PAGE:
Fuso Introduces Commercial Truck App To Lure Potential Buyers
Fuso is bringing its ‘eTruck Ready’ app from parent company Daimler Trucks to select markets across Europe.
Electric truck-maker Fuso is bringing an application to market that allows potential customers to check whether their application profiles/routes are suitable before buying the all-electric Fuso eCanter.
It’s clear that more and more logistics/transport companies are looking at implementing electric trucks in the field. However, the Daimler Trucks subsidiary understands that transparency is lacking when buying your first electric truck.
This is where the app comes into play, serving as an educational tool — a guide into the real-world logistics of owning a light EV like the eCanter.
So, what does the app do specifically?
According to Fuso, the app records driving routes of a conventional vehicle, recording speed, acceleration, and altitude along the way.
Users can include important factors, such as load condition and temperature, via a separate website.
The result is a mapped out outline of how the eCanter would perform, creating a realistic profile through the data you’ve provided.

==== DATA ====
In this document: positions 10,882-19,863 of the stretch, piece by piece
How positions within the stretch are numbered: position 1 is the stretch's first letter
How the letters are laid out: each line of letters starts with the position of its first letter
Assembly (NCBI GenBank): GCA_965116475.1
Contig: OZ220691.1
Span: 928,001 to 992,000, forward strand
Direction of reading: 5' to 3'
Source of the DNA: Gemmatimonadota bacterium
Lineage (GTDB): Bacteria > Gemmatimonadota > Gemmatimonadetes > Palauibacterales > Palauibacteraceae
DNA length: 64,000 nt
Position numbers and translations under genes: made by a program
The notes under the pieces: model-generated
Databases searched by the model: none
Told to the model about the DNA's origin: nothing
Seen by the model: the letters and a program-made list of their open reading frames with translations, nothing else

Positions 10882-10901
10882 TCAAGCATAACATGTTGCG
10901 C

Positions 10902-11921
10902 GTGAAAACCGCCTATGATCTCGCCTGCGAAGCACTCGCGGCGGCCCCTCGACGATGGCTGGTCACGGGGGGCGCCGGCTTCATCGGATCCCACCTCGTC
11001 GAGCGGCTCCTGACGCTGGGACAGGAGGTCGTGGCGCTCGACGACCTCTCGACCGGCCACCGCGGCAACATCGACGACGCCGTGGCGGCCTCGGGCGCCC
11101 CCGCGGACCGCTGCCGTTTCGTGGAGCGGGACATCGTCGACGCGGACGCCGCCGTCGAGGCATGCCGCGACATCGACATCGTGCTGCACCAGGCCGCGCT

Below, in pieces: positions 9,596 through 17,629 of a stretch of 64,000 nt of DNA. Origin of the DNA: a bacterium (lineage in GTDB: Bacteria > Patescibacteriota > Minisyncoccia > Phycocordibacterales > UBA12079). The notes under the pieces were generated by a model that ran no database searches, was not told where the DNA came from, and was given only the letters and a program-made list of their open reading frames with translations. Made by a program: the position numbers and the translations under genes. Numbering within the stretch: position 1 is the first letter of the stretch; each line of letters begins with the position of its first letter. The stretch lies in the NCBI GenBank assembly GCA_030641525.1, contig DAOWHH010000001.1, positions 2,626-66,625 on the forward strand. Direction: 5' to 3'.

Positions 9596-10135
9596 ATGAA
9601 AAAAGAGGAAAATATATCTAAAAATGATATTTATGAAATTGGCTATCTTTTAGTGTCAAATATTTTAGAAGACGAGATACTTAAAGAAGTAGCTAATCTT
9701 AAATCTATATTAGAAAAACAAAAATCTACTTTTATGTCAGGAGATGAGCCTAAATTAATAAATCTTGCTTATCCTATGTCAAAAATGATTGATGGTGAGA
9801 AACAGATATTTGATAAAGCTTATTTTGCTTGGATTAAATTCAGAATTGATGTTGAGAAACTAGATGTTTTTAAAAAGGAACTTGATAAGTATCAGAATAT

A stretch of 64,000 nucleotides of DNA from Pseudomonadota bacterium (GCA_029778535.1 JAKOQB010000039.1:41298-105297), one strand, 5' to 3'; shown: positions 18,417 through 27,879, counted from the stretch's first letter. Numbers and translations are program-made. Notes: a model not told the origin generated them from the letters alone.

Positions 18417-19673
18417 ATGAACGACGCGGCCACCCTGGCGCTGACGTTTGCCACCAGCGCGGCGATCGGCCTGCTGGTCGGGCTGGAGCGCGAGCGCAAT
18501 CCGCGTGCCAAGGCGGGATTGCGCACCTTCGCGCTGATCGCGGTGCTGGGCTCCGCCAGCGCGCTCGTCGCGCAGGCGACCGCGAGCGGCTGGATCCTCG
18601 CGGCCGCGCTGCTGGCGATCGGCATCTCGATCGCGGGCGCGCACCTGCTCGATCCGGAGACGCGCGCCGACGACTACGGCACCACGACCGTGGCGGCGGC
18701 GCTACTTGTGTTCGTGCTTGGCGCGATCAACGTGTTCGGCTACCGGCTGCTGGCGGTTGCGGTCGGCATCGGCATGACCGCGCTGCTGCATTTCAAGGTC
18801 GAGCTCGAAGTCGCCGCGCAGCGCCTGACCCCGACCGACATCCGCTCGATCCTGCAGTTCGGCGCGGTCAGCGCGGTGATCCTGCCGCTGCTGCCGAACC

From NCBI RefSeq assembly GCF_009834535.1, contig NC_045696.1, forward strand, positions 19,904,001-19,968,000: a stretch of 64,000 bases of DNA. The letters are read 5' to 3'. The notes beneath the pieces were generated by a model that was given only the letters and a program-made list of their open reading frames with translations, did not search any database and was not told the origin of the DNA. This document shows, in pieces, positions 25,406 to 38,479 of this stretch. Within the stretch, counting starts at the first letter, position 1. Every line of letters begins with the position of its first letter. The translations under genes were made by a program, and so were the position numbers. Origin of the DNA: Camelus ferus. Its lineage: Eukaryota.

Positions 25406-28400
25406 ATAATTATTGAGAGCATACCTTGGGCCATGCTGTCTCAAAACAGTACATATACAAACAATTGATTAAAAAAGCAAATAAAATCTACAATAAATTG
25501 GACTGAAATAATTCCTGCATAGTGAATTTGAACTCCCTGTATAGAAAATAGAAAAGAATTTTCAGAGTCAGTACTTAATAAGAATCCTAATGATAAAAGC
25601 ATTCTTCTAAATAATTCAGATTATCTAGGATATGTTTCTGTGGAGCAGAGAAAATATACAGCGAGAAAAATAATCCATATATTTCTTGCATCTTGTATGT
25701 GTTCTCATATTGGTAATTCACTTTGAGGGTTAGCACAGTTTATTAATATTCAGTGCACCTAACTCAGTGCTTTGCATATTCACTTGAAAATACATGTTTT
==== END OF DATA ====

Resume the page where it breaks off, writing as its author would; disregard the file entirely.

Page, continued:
An app like this could be spur potential customers to buy the Fuso eCanter electric truck, knowing for sure how it applies to them and whether it could perform for their businesses.
The eTruck Ready app has helped potential customers before via simulations of the Mercedes-Benz eActros.
EV apps, in general, are becoming a lot more diverse across the board. Equiwatt, for example, is an EV app that rewards you for saving peak time energy and cutting carbon emissions.
Fuso is making the app completely free and will launch it across Europe in the following countries:
Germany, France, the Netherlands, the United Kingdom, Portugal, Denmark, Norway, Finland, Spain, Switzerland, Italy and Austria.
Daimler sees the eCanter as a key component in its sustainable strategy, what with more EVs entering the commercial space and all.
This could help drive the sales of the Fuso eCanter, given how helpful it could be. Is this an app you’d be willing to download if you thought it could help buy an electric truck? Let us know.